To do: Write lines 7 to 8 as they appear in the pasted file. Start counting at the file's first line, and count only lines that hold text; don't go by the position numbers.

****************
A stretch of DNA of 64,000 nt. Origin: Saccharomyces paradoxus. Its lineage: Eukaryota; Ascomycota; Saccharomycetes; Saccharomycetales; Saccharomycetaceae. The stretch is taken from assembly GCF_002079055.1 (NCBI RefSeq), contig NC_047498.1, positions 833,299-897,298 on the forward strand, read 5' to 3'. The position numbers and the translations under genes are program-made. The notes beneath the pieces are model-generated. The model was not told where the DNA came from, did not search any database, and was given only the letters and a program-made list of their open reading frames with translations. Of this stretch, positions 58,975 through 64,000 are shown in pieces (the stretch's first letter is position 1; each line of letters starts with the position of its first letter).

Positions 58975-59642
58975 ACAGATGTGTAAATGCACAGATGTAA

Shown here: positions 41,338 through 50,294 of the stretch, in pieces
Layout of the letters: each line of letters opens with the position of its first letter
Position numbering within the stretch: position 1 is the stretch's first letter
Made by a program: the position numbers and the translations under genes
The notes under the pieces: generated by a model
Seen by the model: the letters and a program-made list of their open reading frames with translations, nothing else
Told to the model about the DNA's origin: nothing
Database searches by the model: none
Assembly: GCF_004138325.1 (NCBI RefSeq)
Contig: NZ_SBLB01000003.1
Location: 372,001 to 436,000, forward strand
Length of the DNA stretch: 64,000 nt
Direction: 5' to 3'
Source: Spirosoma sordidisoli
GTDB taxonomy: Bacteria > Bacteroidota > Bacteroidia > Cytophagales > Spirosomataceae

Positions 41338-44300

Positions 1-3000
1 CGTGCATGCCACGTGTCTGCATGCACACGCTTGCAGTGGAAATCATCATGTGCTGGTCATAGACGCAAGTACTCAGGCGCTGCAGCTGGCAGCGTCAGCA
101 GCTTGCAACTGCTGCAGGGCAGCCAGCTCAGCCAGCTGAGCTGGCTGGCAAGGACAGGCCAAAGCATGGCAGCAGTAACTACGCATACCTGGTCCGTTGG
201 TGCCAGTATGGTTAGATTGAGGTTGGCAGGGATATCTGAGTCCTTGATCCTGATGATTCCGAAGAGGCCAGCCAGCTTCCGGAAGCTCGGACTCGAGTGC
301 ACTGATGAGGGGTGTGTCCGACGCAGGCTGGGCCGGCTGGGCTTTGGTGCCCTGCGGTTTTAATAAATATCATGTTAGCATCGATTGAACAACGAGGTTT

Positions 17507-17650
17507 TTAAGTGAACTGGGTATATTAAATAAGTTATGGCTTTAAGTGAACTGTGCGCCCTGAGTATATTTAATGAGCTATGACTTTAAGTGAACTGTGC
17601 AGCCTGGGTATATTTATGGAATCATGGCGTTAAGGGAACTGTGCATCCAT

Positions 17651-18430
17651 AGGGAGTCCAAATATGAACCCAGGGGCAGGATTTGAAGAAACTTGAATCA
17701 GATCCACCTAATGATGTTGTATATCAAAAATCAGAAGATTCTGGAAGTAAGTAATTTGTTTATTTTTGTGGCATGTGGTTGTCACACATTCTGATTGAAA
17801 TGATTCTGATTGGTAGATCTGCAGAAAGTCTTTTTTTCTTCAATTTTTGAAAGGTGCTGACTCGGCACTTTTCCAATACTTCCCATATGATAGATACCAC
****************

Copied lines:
Made by a program: the position numbers and the translations under genes
The notes under the pieces: generated by a model